Pier (Pierre) Albrecht: The “Botox”

Muscle relaxation for the forehead, glabella (between the eyebrows) & crow’s feet.

Botox has become so popular that it is not necessary to insist on using this wonderful tool for correcting the signs of aging. Its name comes from “botulinum toxina” which in its normal concentration is a poison, but which has been used for the past 25 years in neurology at a dosage of up to 200 times less than its normal concentration.

Botulinum toxin brings about muscular paralysis, blocking the transmission of nerve impulses to the neuromuscular junctions inside a structure known as a synapse. This localised paralysis does not spread into the body, and the nervous system forms new nerve sprouts within a few months. This means the effects of botulinum toxin are temporary.

The main applications are the paralysis, or rather the relaxing, of certain facial muscles used when gesturing, such as the forehead muscle which causes the forehead to wrinkle when it contracts, the orbicular muscle, which produces crows feet, the corrugator and procerus muscles that cause wrinkles in the glabella, or the space between the eyebrows.


There are other applications, using the paralysis of the microfibres of the muscles to relax and improve the wrinkles on the upper and lower lips (commonly referred to as bar code lines), and also the platysma bands (cords that appear when the neck muscles contract and that remain as age progresses).

It is important to know that botulinum toxin has its successes, its failures and its limitations. It should be used for a limited period of time and after a certain age should no longer be used, passing to surgery to correct the loss of elasticity in the skin.

While it is true that it relaxes the muscles of gestural expression of the upper part of the face, it is also true that the face is left looking smoother, but without being able to move. Furthermore, depending on which injection technique is employed, you can raise the tail of the eyebrows, but the lift cannot be controlled 100% and it could end up giving what we call the “Mefisto look”, where the eyebrows take the shape of an inverted V giving an “evil” appearance.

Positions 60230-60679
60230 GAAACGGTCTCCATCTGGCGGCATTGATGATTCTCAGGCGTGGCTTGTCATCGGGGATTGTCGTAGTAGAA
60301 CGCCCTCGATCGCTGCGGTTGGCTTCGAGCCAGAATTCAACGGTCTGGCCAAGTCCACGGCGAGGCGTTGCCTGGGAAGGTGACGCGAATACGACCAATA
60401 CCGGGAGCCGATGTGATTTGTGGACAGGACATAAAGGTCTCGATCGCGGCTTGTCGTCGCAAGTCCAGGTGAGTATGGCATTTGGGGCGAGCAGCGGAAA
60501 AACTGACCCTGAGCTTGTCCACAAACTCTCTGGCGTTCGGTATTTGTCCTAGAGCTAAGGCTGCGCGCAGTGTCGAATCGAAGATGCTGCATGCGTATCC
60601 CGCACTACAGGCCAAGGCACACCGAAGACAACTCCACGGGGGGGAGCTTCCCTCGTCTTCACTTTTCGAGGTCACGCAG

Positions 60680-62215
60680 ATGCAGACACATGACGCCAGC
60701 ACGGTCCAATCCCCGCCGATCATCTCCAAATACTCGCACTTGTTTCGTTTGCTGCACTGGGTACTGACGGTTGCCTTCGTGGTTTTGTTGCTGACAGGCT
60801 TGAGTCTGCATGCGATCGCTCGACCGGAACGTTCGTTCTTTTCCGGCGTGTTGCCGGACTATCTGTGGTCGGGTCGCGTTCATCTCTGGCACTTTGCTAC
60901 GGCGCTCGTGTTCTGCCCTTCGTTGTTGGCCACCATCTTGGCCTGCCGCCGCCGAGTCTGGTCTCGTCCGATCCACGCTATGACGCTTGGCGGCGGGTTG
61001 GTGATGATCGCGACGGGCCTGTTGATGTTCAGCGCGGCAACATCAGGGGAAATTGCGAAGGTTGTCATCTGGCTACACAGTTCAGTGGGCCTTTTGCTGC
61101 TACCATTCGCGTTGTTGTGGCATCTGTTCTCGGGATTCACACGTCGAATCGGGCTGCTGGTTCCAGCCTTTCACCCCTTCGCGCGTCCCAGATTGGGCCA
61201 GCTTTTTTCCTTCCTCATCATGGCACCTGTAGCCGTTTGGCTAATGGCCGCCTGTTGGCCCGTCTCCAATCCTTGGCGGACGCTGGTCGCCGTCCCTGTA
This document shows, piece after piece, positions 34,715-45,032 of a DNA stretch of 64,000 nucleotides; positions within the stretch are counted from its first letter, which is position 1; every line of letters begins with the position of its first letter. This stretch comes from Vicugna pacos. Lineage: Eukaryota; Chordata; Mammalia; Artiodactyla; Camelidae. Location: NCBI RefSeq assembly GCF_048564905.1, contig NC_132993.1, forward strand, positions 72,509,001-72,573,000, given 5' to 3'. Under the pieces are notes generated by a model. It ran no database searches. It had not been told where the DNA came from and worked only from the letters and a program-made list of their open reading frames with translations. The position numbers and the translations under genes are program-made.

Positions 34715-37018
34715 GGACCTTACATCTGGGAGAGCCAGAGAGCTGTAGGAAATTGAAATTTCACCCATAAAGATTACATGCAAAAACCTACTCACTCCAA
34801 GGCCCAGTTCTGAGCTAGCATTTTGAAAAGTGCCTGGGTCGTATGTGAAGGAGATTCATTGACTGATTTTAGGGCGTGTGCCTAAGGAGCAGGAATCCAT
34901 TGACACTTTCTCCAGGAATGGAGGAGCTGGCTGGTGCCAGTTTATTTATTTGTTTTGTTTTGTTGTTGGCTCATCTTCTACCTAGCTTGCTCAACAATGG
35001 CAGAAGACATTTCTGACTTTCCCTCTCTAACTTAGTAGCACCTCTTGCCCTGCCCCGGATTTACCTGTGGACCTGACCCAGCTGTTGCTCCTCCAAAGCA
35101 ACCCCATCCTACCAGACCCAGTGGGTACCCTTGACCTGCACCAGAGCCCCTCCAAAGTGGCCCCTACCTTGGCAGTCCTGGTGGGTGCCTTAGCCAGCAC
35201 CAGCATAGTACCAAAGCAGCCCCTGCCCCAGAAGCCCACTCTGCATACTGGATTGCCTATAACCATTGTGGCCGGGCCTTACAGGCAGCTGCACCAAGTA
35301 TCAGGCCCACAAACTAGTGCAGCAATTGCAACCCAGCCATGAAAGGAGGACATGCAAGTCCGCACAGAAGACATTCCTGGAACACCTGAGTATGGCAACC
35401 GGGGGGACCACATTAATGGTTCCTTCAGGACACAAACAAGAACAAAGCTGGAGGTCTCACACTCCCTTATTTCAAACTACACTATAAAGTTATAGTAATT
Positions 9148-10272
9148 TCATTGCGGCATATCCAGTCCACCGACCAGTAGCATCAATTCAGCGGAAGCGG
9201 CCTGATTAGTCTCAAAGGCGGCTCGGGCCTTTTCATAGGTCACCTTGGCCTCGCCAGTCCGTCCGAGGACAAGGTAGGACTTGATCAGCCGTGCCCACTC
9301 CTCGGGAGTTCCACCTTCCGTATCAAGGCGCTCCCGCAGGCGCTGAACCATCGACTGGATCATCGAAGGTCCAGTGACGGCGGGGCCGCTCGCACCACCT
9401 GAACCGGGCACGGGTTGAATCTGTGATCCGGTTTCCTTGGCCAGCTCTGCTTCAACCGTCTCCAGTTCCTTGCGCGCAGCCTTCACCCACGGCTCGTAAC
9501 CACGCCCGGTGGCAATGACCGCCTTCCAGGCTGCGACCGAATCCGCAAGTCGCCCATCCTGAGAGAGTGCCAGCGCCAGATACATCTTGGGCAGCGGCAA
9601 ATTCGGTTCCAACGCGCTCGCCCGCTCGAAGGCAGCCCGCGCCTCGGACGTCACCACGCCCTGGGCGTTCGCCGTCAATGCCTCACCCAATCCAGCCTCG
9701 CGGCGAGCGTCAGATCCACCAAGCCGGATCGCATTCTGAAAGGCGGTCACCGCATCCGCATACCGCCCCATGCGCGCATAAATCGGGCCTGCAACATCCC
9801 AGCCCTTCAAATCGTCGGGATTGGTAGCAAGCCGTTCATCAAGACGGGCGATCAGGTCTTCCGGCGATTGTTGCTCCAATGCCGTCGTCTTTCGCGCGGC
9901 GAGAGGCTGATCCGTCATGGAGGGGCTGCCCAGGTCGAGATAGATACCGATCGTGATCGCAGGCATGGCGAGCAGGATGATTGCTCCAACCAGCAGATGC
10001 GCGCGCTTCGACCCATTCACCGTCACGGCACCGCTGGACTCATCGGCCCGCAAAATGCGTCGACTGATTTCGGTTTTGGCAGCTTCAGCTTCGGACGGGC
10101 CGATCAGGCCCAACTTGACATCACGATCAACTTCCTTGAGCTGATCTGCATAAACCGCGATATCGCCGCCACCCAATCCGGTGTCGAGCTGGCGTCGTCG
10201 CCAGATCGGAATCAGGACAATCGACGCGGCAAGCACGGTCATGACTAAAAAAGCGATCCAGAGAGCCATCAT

Also, if the botulinum toxin is injected too close to the eyes, it can completely prevent the eyebrows being raised, giving the sensation of heavy and drooping eyes. The reason for this sensation is that during the course of our life, the upper eyelid has more skin and is heavier. Consequently, you open your eyes raise your eyebrows, which causes wrinkles on the forehead and makes the eyes look rounder.

Another limitation is the gradual appearance of wrinkles above and below the injection points of the crow’s feet. To understand this problem, you have to understand that the orbicular muscle of the eye, which is responsible for the crow’s feet, has the shape of a pair of round glasses from one to three centimetres in diameter. Meaning that if you repeatedly paralyse a limited section of this muscle, new wrinkles will gradually appear above and below the paralysed area.

When this happens, it is time to start thinking about a different method of correction, and specifically how surgery can help.

25 years ago, botulinum toxin was originally used to correct squinting, blocking the muscle controlling the eyes, and for the past 10 years, it has been used in the field of aesthetics. It has not been known to cause any serious problems.

As an expert witness to the court, I can say that the very few cases of complications that have been recorded around the world have been due more to the incorrect use of the product, rather than the product itself.

In fact, I would like to bring to the attention of everyone a dangerous practice that has originated in England, known as a “botox party”. This involves group sessions of botox injections, often performed in private houses by someone who is not professionally qualified.

Legally speaking, only a doctor can take responsibility for injecting any product, and nurses are also allowed to perform this under the responsibility of a doctor. People must understand that the problem does not lie in taking a syringe, perforating the skin and pushing the plunger, but rather with the product that is inside the syringe.

Any product with a pharmacological effect can, even though only on rare occasions, produce side effects and complications that only a doctor is qualified to treat. It is not worth taking the risk of trusting someone who has not undergone thorough medical training. Even though only one patient out of a million might have problems, it can happen to anyone.

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Editorial: Dr. Pier Albrecht, Dr. Pierre Albrecht, Dr. Pierjean Albrecht,

Dr. Pier Jean Albrecht, Dr. Pierre F. Albrecht, Dr. Pierre Frank Albrecht,

Dr. P. Frank Albrecht, Dr. Pierjean Frank Albrecht, Marbella Clinic